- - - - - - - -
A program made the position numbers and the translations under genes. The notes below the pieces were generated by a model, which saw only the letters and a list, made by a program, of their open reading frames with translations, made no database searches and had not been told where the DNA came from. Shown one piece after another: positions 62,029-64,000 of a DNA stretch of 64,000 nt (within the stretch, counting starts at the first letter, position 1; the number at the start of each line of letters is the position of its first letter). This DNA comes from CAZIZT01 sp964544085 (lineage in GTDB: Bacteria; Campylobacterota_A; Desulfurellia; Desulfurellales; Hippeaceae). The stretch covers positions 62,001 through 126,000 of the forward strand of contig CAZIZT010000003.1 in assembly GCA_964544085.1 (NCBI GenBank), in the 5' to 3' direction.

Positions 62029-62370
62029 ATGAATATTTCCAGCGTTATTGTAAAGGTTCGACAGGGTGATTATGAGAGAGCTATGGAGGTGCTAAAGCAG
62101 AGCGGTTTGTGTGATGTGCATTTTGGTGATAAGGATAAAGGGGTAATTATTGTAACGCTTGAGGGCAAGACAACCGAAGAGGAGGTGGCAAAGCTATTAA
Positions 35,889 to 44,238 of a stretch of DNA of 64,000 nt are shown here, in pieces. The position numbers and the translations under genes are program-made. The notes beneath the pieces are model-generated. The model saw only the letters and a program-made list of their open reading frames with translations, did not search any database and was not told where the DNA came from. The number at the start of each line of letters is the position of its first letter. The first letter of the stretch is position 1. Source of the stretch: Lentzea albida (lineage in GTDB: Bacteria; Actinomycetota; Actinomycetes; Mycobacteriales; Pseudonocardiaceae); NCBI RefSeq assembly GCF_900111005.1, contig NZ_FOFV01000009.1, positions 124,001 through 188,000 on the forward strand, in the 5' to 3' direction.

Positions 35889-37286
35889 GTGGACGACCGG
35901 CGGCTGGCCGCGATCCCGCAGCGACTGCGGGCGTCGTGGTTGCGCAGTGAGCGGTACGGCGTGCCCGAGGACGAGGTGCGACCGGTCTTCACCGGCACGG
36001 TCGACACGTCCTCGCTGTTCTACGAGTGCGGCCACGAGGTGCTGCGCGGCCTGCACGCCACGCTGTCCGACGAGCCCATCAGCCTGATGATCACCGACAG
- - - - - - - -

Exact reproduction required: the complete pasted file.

A program made the position numbers and the translations under genes. The notes below the pieces were generated by a model, which saw only the letters and a list, made by a program, of their open reading frames with translations, made no database searches and had not been told where the DNA came from. Shown one piece after another: positions 62,029-64,000 of a DNA stretch of 64,000 nt (within the stretch, counting starts at the first letter, position 1; the number at the start of each line of letters is the position of its first letter). This DNA comes from CAZIZT01 sp964544085 (lineage in GTDB: Bacteria; Campylobacterota_A; Desulfurellia; Desulfurellales; Hippeaceae). The stretch covers positions 62,001 through 126,000 of the forward strand of contig CAZIZT010000003.1 in assembly GCA_964544085.1 (NCBI GenBank), in the 5' to 3' direction.

Positions 62029-62370
62029 ATGAATATTTCCAGCGTTATTGTAAAGGTTCGACAGGGTGATTATGAGAGAGCTATGGAGGTGCTAAAGCAG
62101 AGCGGTTTGTGTGATGTGCATTTTGGTGATAAGGATAAAGGGGTAATTATTGTAACGCTTGAGGGCAAGACAACCGAAGAGGAGGTGGCAAAGCTATTAA
Positions 35,889 to 44,238 of a stretch of DNA of 64,000 nt are shown here, in pieces. The position numbers and the translations under genes are program-made. The notes beneath the pieces are model-generated. The model saw only the letters and a program-made list of their open reading frames with translations, did not search any database and was not told where the DNA came from. The number at the start of each line of letters is the position of its first letter. The first letter of the stretch is position 1. Source of the stretch: Lentzea albida (lineage in GTDB: Bacteria; Actinomycetota; Actinomycetes; Mycobacteriales; Pseudonocardiaceae); NCBI RefSeq assembly GCF_900111005.1, contig NZ_FOFV01000009.1, positions 124,001 through 188,000 on the forward strand, in the 5' to 3' direction.

Positions 35889-37286
35889 GTGGACGACCGG
35901 CGGCTGGCCGCGATCCCGCAGCGACTGCGGGCGTCGTGGTTGCGCAGTGAGCGGTACGGCGTGCCCGAGGACGAGGTGCGACCGGTCTTCACCGGCACGG
36001 TCGACACGTCCTCGCTGTTCTACGAGTGCGGCCACGAGGTGCTGCGCGGCCTGCACGCCACGCTGTCCGACGAGCCCATCAGCCTGATGATCACCGACAG